Wednesday, September 16, 2009

The current bank regulatory system is fundamentally flawed, at its core.

Even if the credit ratings are absolutely right, using them as they are used, as a basis for calculating capital requirements of banks, is wrong, because the regulators have no business introducing an arbitrary regulatory bias against risk-taking. The world moves forward taking risk, the world lies down and dies avoiding risk.
“The First Pillar” of our current bank regulations (Basel) establishes the “Minimum Capital Requirements” for the banks (MCRs).

The MCRs depend on a risk assessment of a quite vaguely defined risk of default. The risk assessment is to be carried out primarily by the Credit Rating Agencies but, in the case of larger banks, also by using their internal risk models. In this respect, as an example, the MCRs rule that if a bank lends to an ordinary not rated client, it is required to hold 8 percent in equity, which is equivalent to an authorized leverage of 12.5 to 1, but, if lending to a client that is rated AAA, then it only needs to hold 1.6 percent in equity, which is equivalent to an authorized leverage of 62.5 to 1.

The above represents two risks, both clearly evidenced in the current crisis.

The first is that the credit rating agencies, by being captured by other interests or plainly because of human fallibility, could be wrong in their assessments, with the consequences that too much capital will follow the wrong ratings in the wrong direction. The current crisis did not result from investment in anything that could be considered as risky but almost exclusively from investments in instruments carrying an AAA rating and which were considered to be absolutely free of risk.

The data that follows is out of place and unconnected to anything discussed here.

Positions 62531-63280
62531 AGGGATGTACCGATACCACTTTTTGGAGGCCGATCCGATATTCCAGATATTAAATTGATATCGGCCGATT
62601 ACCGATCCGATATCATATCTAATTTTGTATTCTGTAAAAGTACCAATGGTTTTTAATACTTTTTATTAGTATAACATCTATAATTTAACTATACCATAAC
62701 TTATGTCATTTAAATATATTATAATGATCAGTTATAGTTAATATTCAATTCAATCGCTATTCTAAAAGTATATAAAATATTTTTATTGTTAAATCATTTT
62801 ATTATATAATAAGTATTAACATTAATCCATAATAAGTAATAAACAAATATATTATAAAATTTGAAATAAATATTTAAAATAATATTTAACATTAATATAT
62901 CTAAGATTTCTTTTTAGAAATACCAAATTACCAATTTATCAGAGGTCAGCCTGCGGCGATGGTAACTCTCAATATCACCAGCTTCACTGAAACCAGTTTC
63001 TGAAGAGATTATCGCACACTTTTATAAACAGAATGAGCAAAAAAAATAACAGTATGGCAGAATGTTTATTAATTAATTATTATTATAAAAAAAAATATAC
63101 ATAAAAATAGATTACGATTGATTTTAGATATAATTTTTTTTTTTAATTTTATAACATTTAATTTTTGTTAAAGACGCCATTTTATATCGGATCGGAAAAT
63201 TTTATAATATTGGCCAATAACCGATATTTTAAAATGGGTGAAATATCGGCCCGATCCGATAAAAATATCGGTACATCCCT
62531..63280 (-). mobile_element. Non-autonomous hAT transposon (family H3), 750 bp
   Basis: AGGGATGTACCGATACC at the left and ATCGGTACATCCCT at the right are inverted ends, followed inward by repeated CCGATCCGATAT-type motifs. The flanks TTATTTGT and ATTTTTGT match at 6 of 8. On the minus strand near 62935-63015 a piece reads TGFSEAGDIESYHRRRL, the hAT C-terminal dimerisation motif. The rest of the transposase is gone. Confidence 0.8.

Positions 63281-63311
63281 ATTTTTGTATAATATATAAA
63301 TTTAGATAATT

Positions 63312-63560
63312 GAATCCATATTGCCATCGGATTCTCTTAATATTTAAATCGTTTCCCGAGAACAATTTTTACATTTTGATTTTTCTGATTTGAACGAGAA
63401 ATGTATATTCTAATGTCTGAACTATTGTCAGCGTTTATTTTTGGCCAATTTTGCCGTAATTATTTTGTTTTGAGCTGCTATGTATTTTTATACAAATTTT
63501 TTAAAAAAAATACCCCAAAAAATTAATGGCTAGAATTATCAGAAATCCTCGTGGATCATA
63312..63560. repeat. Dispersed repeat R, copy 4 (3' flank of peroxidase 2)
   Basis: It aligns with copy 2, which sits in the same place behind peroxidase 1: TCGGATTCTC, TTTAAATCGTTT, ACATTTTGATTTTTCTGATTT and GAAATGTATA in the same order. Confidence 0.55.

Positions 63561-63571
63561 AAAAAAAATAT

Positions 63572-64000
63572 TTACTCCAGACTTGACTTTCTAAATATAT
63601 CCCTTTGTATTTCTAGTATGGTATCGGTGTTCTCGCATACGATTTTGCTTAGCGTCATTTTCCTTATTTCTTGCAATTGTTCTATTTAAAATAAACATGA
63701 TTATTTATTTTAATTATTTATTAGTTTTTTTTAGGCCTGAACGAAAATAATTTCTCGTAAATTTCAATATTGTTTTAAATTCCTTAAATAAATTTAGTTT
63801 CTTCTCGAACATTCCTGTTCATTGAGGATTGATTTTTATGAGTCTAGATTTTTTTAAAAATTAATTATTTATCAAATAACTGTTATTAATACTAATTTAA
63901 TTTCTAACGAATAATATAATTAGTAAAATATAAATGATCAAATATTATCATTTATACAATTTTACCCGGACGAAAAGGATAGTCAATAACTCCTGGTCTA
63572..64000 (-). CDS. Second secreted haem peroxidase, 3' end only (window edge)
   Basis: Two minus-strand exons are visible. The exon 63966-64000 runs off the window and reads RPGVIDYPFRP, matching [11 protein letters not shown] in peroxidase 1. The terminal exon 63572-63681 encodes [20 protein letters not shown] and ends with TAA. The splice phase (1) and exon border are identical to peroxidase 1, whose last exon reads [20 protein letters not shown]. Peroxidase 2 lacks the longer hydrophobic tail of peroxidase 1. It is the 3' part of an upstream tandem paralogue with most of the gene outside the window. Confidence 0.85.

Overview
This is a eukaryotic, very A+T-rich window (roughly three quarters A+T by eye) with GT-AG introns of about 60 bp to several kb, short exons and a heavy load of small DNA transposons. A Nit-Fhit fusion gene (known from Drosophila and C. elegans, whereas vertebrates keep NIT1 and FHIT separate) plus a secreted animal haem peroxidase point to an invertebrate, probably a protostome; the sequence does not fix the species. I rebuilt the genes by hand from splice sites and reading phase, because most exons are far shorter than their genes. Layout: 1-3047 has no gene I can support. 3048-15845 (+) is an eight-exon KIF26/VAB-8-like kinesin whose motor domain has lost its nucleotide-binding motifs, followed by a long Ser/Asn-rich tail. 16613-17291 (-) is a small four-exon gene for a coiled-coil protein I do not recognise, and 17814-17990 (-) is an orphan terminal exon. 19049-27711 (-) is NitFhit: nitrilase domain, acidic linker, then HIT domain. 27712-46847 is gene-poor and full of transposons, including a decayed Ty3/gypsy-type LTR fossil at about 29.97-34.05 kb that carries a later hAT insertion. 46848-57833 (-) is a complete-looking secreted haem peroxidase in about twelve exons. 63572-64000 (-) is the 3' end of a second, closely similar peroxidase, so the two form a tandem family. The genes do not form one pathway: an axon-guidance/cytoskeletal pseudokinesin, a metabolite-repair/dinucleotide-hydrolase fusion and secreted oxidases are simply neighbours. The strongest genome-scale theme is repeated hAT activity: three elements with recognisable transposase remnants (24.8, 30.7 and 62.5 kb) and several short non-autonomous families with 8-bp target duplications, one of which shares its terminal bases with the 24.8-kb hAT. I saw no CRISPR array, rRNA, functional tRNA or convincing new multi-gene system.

The second risk with the structure of the MDCs is that they effectively imply a subsidy to anything perceived as having a low risk and, comparatively, a tax on whatever seems to carry a higher risk. The subsidies, or costs, of these regulatory risk-weights, are layered on whatever risk differentials the market already prices in their interest rate spreads. This creates confusion in the risk allocation mechanism of the market as the signals are obscured and no one knows for sure whether the low spreads are the result of low risks or the result of low capital requirements. But, so much worse, these risk-subsidies or risk-taxes help to channel and push capital flows into “risk-free” territories that could already be swamped or serve no real societal purpose, or stop capitals from flowing into dried areas much in need of capitals and which represent important societal purposes.

All human endeavors to move forward are risky by nature, and there is absolutely nothing that in economic terms justifies a regulatory bias in favor of what is perceived as having a low risk. In the current crisis immense amounts of capital were lost sustaining a useless and artificial housing boom in a developed country, and not lost in projects that for instance tried to combat climate change or create sustainable jobs.

The Gini Coefficient, in economics, measures the inequalities in the distribution of wealth and income, from cero, no inequalities, to 1, absolute inequality. The current bank regulatory system, by design, with the MDCs pushes up the world’s Gini Coefficient. Do we really want that?

Please help us mend the faulty core of our bank regulations. Without this, all our other important and needed efforts to reform our financial sector are meaningless.

Per Kurowski